Retiring Before 59.5 – What About Penalties?

Ever wonder how you can access your retirement accounts without paying the 10% penalty? In this video we share our plan for avoiding IRA and 401k penalties by setting up a Roth Conversion Ladder.

Credit is due to the MadFientist who introduced us to the idea. Basically you rollover your old 401k into a traditional IRA, then convert that to a Roth IRA. The converted funds are considered “income” and therefore “contributions” so you may withdraw them at any time (after 5 years has passed) without tax or penalty.

More information can be found on his website:
http://www.madfientist.com/after-tax-contributions/
http://www.madfientist.com/retire-even-earlier/

Interestingly, President Obama’s 2016 budget proposal might close that loophole despite the IRS just putting out notice 2014-54 which seemed to confirm this is a viable and lawful strategy.

Link to the IRS Notice 2014-54:
http://www.irs.gov/pub/irs-drop/n-14-54.pdf

4 thoughts on “Retiring Before 59.5 – What About Penalties?

  1. Janet

    Love this video! Great job. I had asked you this question a month ago–great video 🙂 I had to watch it a couple of times to catch all the info.

    Reply
  2. Gabe

    Just want to start off by saying this is by far my favorite YouTube channel and that you guys are awesome!
    I may or may not have bindge watched everysingle one of your videos in the past 5 days…. Ok I did but and it inspired me as a 17 year old high school student to start digging in the idea of early retirement and investing. Which has led to an extreme lack of sleep but worth every minute spent reading about this stuff. Which that being said I still have a few important questions that I was hoping you could answer/clear up for me…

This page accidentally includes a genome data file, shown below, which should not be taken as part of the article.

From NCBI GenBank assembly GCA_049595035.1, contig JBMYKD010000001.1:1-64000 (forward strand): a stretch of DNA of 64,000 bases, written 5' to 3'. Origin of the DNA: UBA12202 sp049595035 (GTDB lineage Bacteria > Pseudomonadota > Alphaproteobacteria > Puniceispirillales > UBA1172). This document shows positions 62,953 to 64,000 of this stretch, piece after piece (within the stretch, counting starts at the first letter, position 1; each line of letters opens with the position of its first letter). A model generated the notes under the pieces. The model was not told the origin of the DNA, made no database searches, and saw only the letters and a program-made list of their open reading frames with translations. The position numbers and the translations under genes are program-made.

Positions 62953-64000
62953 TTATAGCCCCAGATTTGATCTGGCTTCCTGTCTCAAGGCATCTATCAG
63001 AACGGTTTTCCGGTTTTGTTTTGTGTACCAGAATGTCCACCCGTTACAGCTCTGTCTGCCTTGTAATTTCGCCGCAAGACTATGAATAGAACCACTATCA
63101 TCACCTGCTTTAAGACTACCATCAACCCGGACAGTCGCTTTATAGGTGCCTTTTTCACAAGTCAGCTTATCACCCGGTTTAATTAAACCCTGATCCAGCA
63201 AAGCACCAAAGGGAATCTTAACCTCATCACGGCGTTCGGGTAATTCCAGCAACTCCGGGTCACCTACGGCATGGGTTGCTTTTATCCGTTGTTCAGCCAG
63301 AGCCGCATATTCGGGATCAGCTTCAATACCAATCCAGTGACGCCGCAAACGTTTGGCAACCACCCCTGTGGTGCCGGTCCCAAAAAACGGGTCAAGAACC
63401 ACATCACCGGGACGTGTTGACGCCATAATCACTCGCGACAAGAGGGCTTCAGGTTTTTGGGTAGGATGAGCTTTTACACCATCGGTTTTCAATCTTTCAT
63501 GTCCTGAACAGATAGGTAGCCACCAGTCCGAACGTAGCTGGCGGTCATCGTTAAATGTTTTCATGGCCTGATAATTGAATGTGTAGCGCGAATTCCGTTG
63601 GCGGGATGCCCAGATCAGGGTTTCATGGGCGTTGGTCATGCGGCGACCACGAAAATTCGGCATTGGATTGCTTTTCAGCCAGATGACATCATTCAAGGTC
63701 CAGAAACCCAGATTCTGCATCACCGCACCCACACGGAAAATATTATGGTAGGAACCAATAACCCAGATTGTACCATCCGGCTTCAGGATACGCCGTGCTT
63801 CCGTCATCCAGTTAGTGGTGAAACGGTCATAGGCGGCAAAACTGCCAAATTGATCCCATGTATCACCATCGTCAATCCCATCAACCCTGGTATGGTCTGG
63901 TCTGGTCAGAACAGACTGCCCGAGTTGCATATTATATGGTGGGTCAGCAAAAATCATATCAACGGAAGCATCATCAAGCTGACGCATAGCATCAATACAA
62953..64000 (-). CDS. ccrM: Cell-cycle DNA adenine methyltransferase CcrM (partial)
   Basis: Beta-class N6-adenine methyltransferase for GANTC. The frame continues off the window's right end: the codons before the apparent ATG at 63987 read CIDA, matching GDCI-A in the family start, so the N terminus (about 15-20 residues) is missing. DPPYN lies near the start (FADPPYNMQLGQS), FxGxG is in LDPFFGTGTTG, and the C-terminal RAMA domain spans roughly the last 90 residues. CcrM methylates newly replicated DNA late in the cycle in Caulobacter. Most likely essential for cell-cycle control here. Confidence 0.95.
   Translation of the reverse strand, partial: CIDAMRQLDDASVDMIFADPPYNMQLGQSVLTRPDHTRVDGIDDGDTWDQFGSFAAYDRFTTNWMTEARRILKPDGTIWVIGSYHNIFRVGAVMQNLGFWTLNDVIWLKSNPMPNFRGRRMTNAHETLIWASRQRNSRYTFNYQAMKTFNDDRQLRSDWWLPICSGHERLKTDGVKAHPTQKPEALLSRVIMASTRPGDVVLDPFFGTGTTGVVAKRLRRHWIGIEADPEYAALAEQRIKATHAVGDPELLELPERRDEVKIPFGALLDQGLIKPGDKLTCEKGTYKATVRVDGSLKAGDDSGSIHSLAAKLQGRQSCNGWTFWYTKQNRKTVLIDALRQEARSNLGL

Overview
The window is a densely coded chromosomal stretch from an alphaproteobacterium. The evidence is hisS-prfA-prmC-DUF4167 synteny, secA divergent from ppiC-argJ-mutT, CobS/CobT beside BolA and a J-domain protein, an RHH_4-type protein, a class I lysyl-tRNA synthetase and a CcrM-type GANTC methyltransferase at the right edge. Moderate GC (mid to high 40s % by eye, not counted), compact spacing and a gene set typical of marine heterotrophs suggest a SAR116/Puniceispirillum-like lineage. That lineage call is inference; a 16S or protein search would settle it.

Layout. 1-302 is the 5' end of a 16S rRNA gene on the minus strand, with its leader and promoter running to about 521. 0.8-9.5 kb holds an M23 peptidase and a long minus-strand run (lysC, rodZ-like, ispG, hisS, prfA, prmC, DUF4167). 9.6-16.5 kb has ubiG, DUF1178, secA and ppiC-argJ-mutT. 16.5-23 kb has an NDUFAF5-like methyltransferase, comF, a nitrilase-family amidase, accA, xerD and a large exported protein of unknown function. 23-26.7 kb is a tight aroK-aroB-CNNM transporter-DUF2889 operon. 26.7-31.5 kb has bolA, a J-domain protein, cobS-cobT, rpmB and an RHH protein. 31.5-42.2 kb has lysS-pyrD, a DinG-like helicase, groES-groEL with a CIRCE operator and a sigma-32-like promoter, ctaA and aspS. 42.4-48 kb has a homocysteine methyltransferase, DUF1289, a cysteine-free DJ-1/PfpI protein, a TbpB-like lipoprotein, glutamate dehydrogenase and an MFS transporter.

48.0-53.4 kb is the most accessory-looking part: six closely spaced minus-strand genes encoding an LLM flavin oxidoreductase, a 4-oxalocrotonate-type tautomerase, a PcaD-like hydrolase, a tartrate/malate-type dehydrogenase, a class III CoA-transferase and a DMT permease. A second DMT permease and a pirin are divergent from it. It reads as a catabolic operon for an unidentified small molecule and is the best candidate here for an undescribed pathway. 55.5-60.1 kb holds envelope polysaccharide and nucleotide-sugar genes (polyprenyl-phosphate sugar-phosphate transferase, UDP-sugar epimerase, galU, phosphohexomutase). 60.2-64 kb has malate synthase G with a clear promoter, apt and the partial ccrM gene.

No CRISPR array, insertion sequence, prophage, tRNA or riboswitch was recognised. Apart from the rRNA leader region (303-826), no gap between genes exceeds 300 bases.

1)as a 17 year old (almost 18)working part time at Panera I don’t have a 401k but had planned on putting $1000 in a Roth IRA when I turn 18 but if I want to retire early I wouldn’t be able to pull that money out till 59-1/2. But then I watched this video…and from what I understand you’re saying that I should also start a traditional IRA and then right before I retired, transfer it to the Roth IRA I already have set up? Or should I just have a traditional one and before I retire(early “retire”)transfer it to a Roth?
    2) also just a clearification…if I want to retire early (be finacually independent) the ways I should prepare are the iras, real estate, and just plain old savings….?
    And is there one that I should put more money into than the other or do you have any other suggestions for someone my age?

    I’m sorry for my lack of knowledge I’m still trying to wrap my head around all this.
    Also I don’t even know if I’m supposed to post such long comments and if there’s some type of comment rules that I just broke lol but anyways you guys are Amazing and I’ve leanred so much so thanks a ton and please keep the videos coming!!!

    Reply
    1. Mike And Lauren Post author

      Hey Gabe!

      So awesome to hear that you’re interested in all this stuff at 17! You have a bright future ahead of you. Before I answer any questions you need to understand that I’m not qualified to tell you what to do. I have no licenses or degrees. Everything from here on out is just what I would do if I were you.

      Ok, first of all I would start reading a few other books and blogs to help you understand some of these concepts. I would definitely start with Jim Collins stock series to make sure you understand how the stock market works.

      Then read this post my Mr. Money Mustache and start clicking links to learn more as you go through.

      Then if you want a little more I would start with the book “Your Money or Your Life.”

      To answer your questions:

      1. The Roth ladder works by investing in a traditional IRA and then converting it into a Roth IRA right before you retire. If it were me, I would start with the traditional IRA. Then when I had access to a 401k I would take advantage of that.

      2. At your age I would start by focusing on getting your income up and keep saving more as your income increases. How exactly you invest doesn’t matter as much at this stage. I don’t know what your plans are, but if you’re going to college, make the most of it and don’t slack off. If you’re not going to college, work on a career plan. What do you want to do with your life and how are you going to make money doing it? Think about the next few years and set a goal for where you want to be.

      If you have any other questions, no comment is too long haha 🙂

      Reply

Leave a Reply

Your email address will not be published. Required fields are marked *